Schools

Fri
18
May

Sacred Heart holds Cardinal Invitational

Sacred Heart Catholic School continued its trend of uniting with other rural Catholic schools for the second annual Cardinal Invitational on May 11 at the Shawano Community Middle School track.

Over 135 students and 35 total volunteers participated in this all-day track and field event. Besides Sacred Heart, there was also participation from All Saints Catholic School in Antigo, and St. Rose St. Mary School in Clintonville.

The event was organized by Sacred Heart’s middle school teacher and athletic director Scott Marohl. His goal in organizing this event was to give all rural Catholic middle school students within the Diocese of Green Bay an opportunity to join together, be more active, and promote fellowship amongst each other.

This event was another way that Sacred Heart intentionally lived its mission to, work cooperatively to ensure the optimum academic, spiritual, physical and social growth of every student.

Thu
10
May

PEDAL POWER


Leader Photo by Lee Pulaski - Gresham Community School students, from left, Mason Ninham, Jessa Jensen, Luke Jensen, Will Jensen, Emily Jensen and Ben Page ride along Schabow Street to get to school Thursday morning. Almost 100 of the school’s 300-plus students rode their bicycles to school in observance of National Bike to School Day.

Leader Photo by Lee Pulaski - Gresham Community School students Kale James, left, and Jayden James cross the road on their bicycles to get to the school Thursday. Teachers and staff members were stationed throughout the community to make sure the riders made it to school safely.

Nearly one-third of Gresham Community School’s students traded bus and automobile transportation for something with two wheels Thursday.

Close to 100 students rode their bicycles through the street to get to school, with teachers and staff guiding the way and keeping motor traffic off their tails. The bicycle ride was part of the National Bike to School Day, which was rescheduled for Thursday in Gresham due to rainy weather on Wednesday.

Some students traveled two to three in a group, while some traveled in larger packs. The school has two racks available for students to park the bicycles, but teachers had to scramble to find available spots as they quickly filled up.

SoHappy Davids, a Title I teacher at the school, greeted students outside the school and encouraged them to fill out slips for prizes. She was pleased to see that such a large portion of the school’s 300-plus student population took part.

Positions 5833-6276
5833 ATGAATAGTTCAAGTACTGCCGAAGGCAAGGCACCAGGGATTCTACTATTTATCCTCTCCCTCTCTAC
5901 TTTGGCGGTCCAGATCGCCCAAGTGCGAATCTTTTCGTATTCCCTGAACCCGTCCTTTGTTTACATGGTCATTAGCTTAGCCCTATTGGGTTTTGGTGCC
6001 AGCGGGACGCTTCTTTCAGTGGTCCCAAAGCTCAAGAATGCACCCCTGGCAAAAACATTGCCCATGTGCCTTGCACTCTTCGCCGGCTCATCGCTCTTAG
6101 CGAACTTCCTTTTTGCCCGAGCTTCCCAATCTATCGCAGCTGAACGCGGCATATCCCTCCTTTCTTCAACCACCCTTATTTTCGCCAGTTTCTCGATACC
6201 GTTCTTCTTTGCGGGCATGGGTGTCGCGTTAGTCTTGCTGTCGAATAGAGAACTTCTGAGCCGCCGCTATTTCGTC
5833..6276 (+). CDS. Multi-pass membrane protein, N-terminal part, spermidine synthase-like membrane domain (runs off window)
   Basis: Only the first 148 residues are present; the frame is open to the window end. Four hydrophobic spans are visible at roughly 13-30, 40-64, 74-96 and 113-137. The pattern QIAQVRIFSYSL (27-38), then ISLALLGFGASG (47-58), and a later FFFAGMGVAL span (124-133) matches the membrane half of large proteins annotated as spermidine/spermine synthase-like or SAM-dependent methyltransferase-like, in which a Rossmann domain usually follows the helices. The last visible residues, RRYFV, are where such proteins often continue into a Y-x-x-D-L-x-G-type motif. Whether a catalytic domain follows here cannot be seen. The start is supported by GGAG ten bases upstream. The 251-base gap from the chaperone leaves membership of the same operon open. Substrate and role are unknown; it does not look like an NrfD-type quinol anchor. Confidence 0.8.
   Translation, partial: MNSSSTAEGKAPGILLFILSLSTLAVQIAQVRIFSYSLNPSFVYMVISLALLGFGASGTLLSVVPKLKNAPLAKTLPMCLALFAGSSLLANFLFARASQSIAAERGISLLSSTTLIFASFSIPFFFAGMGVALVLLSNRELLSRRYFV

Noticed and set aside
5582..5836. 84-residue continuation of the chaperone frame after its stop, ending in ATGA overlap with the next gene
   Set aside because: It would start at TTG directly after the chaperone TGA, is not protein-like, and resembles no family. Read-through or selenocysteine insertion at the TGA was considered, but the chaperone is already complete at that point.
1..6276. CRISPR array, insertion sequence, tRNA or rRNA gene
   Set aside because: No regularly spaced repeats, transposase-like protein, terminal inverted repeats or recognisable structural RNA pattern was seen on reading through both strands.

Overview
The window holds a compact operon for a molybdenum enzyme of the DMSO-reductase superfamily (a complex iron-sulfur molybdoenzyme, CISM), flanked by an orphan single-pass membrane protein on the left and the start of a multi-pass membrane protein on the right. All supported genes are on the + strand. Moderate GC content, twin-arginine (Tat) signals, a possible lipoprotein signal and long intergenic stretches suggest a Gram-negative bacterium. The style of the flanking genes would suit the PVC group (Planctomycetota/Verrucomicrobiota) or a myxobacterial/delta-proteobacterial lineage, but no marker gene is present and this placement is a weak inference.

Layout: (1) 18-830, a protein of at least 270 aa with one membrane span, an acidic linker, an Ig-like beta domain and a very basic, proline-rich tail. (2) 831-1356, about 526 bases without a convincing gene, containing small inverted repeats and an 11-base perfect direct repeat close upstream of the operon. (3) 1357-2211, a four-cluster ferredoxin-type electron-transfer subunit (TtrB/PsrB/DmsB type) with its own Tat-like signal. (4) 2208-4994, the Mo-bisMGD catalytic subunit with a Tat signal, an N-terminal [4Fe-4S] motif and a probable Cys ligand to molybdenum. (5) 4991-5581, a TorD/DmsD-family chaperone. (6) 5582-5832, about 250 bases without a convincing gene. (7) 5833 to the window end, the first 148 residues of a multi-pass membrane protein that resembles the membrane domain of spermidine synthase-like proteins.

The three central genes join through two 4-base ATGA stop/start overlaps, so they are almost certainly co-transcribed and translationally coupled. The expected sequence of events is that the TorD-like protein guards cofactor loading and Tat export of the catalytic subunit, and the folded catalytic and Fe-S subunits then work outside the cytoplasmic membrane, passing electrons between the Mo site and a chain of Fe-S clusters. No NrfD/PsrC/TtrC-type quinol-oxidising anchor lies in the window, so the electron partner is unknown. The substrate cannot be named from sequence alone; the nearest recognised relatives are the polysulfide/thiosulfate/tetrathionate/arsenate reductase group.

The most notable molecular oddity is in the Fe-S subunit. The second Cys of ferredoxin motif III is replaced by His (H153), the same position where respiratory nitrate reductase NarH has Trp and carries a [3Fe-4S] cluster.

Thu
10
May

AVIAN AMBASSADORS


Leader Photo by Lee Pulaski - Fonzie, a horned owl, spreads his wings for the students at Bonduel Elementary School during a presentation Monday as Katie Needles, a raptor educator with Raptor Education Group Inc., keeps a hold on him. Besides Fonzy, there are 25-30 birds with REGI that serve as education birds.

Leader Photo by Lee Pulaski - Katie Ibsen, a raptor educator with REGI, holds up Ruby, a red-shoulder hawk, during Monday's presentation at Bonduel Elementary School. Ruby was one of the more vocal birds in the group, letting out a high-pitched shriek every so often as Ibsen spoke about hawks.

Children at Bonduel Elementary School might have previously seen hawks and other birds of prey from afar, but they got the chance to see the birds close up Monday.

Raptor Education Group Inc. visited students in the third through sixth grades to educate them about the birds — emphasizing why it’s important to leave them alone in the wild, and why they would not make good pets. REGI’s presentation was made possible by the Mason Woods Lodge in Cecil.

“We want to teach the kids, and the best way to do that is to show them what the birds are and how they survive,” said Carl Loving, who coordinated the school visits on the lodge’s behalf. “I think the kids learned a lot. They were very attentive.”

This was the first time the Masons had invited representatives from REGI, based in Antigo, to the area schools, and Loving hopes to expand the visits in the future. After Bonduel, REGI also presented at Gillett Elementary School.

Sat
05
May

GET THE MONEY AND RUN


Leader Photo by Lee Pulaski St. James Lutheran School students, from left, Natalie Bystol, Lauren Harkey, Joe Kleinschmidt and Josh Fisken run laps around the track at Shawano Community Middle School with Joe’s baby brother, Luke, in the stroller. The Race for Education fundraiser netted $26,725 for the school.

Students and parents at St. James Lutheran School showed that education can be good for the sole.

The shoe leather was definitely put to the test Friday after it was announced that the school had exceeded its goal in the Race For Education fundraiser. St. James had hoped to raise $25,000, but supporters decided $26,725 was what they needed.

As a result of the fundraiser, students spent the afternoon walking or running laps in the hopes of winning prizes for the most laps. Younger students stayed at St. James for their race while the upper grades traveled to the track at Shawano Community Middle School.

More important than the exercise to benefit the students’ health is the money providing things for the parochial school that are not normally in the budget. In previous years, the Race for Education has been spent for technology, scholarships, curriculum, new lockers and even renovating the gymnasium floor, according to principal Susan Longmire.

Sat
05
May

GREEN AND GROWING


Leader photo by Lee Pulaski Shawano Community High School agriculture student Kalli Parson looks over some of the hundred of plants and flowers growing in the FFA greenhouse on campus. The students are gearing up for the school’s annual plant sale, and it will be the last sale held in the current greenhouse, as a new freestanding facility will be built over the summer.